I wanted to break this pattern and challenged myself to stay off of social media for a weekend. I’d love to say the title of this story is: I quit social media for a month. Or even a week. But I am who I am, and a weekend was a good starting point.


Source: @hikarimurakami via #sharetheeverymom


Honestly, getting off of social media wasn’t so hard. In fact, it was a relief to have the apps closed and know that I couldn’t open them. I became more focused on whatever I was doing instead of lending a portion of my attention to my phone. I was more engaged in conversations, and I even finished the book I’d been reading (the time suck of scrolling before bed is real!).

Here are the five lessons I learned from my social media-less weekend and where I’m going from here.


1. There will always be endless content

I could spend all day scrolling through posts and stories and never get to the end. There truly is an endless amount of content to consume, whether it’s Instagram, Facebook, or blogs. Remember this and don’t feel like you’re missing out on something important if you aren’t scrolling. Seek out the content that you care about, follow the people that inspire you, and leave the rest behind.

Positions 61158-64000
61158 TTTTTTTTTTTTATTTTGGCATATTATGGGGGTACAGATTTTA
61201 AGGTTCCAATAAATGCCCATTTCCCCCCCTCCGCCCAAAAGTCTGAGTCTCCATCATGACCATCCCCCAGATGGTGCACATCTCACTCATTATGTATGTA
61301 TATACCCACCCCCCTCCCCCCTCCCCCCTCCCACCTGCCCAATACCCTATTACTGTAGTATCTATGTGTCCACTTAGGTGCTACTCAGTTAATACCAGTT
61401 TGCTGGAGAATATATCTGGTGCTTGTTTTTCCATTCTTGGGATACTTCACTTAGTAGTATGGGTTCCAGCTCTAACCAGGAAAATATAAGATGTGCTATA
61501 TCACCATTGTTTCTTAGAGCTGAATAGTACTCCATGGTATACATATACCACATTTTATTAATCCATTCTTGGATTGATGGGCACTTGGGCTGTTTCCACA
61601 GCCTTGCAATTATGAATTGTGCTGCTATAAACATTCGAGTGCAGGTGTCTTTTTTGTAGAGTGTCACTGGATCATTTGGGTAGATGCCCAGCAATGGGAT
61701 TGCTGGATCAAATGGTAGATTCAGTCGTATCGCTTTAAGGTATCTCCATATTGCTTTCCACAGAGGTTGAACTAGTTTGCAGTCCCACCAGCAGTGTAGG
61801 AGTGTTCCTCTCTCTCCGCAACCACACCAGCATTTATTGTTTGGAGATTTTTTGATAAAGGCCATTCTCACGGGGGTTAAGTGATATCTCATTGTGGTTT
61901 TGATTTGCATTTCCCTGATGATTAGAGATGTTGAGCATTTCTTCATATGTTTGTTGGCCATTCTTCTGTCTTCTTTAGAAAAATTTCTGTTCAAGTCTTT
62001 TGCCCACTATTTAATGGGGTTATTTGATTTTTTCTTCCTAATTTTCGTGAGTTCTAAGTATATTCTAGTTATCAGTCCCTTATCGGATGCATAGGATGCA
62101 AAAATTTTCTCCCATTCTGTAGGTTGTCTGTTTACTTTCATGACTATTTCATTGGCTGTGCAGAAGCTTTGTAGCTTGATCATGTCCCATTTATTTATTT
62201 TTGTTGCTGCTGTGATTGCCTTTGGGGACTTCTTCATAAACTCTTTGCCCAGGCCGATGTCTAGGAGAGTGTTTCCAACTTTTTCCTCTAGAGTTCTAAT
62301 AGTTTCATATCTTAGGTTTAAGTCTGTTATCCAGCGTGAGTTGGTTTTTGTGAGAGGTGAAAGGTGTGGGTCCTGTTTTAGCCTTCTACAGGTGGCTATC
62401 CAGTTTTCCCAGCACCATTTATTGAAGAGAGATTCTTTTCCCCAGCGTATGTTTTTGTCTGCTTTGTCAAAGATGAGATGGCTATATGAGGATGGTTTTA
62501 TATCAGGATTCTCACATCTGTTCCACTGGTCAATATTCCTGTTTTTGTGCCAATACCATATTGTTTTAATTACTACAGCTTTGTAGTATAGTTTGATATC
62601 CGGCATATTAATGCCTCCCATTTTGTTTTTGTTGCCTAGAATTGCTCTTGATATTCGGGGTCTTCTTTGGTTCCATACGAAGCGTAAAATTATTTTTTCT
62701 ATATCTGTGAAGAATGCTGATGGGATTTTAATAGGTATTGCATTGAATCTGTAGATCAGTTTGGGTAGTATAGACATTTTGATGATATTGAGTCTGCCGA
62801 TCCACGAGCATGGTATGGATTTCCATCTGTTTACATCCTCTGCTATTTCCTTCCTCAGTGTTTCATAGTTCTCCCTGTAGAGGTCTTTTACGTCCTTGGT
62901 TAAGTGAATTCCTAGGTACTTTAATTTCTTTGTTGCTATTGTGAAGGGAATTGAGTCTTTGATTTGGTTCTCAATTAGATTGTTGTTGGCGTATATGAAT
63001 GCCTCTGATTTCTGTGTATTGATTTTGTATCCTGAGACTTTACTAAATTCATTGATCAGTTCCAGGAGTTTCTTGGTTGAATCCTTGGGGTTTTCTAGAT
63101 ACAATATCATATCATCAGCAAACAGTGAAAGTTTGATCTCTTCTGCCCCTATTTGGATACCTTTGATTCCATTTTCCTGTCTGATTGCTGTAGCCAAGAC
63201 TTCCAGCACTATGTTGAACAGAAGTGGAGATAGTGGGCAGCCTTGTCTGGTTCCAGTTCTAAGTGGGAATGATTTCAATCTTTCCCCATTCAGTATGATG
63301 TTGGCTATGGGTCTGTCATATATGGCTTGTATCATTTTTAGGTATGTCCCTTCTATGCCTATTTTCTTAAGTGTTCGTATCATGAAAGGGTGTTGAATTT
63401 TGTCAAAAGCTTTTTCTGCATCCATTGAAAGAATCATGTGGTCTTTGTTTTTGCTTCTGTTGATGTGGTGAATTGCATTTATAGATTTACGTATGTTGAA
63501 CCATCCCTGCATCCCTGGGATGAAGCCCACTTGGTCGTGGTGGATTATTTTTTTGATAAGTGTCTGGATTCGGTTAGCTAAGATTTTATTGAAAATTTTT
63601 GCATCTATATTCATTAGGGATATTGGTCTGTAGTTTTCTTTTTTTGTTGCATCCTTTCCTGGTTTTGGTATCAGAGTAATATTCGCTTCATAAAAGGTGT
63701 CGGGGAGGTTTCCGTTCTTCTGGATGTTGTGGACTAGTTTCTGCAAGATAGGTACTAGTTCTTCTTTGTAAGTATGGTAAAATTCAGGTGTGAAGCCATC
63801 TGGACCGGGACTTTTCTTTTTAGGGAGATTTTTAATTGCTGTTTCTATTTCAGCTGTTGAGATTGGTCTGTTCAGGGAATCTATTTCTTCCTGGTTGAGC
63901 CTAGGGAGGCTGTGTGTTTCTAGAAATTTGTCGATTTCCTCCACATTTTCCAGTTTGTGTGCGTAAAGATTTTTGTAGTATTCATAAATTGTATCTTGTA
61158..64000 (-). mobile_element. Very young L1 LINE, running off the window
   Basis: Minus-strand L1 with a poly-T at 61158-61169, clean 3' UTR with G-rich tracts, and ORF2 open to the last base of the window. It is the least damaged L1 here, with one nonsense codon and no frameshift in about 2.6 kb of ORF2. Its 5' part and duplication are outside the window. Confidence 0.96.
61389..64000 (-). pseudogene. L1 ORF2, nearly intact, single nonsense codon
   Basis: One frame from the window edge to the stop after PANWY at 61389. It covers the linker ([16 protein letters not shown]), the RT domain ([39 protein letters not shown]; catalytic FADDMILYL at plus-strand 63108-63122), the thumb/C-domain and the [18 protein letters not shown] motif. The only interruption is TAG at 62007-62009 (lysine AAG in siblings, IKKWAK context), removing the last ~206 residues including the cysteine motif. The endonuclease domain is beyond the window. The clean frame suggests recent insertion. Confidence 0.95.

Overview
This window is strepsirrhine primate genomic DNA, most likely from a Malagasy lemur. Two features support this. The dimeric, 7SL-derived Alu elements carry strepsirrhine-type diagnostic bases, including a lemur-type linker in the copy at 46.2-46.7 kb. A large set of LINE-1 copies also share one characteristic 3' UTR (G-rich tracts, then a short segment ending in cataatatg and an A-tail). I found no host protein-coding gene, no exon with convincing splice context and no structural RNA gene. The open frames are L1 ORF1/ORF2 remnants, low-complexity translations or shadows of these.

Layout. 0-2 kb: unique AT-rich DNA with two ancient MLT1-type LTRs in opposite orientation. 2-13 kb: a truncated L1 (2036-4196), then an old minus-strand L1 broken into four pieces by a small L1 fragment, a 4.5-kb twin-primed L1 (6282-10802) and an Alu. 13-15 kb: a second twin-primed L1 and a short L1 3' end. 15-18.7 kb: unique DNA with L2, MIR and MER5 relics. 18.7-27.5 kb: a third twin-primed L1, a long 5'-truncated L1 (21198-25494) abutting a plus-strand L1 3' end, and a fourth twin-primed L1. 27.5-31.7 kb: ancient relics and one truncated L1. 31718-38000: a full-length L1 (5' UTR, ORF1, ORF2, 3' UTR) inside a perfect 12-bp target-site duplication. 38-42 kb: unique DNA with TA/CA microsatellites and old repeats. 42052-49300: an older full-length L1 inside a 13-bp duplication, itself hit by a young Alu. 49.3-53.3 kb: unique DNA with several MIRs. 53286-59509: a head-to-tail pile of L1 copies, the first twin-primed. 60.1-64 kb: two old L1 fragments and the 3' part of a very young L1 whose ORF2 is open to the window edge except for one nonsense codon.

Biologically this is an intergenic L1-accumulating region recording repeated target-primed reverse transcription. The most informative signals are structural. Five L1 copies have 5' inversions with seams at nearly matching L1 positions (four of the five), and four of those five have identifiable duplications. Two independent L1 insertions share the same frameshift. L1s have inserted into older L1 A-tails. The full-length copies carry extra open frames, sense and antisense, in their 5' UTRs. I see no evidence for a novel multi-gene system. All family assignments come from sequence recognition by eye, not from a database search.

2. It’s helpful to set limits

I found myself checking social media first thing in the morning, various moments throughout the day, and then for way too long at night when I should have been sleeping. This was not serving me. By checking feeds in the morning, it started my day focused on other people, not myself. I realized that I needed to cut social media out of my mornings, as well as many of the unnecessary check-ins throughout the day.

We’re so used to having our phones at our fingertips that whenever we have a moment of quiet or stillness, we scroll. Sometimes it’s nice to sit in the quietness.

I set a one-hour time limit for social media apps (which you can do on your iPhone by clicking Settings>Screen Time>App Limits). An hour is still a lot of time, but it’s a great place to start.


3. Cultivate your community to maintain balance

I’ve focused a lot on the negatives of social media. But there is also a positive side. I’ve found a really supportive and wonderful community of women on Instagramsome that have even become friends in real life. It’s a great way to connect with and get advice from other moms, to learn new things, and to broaden your horizons. Make sure you focus on a community that helps you grow and makes you feel good.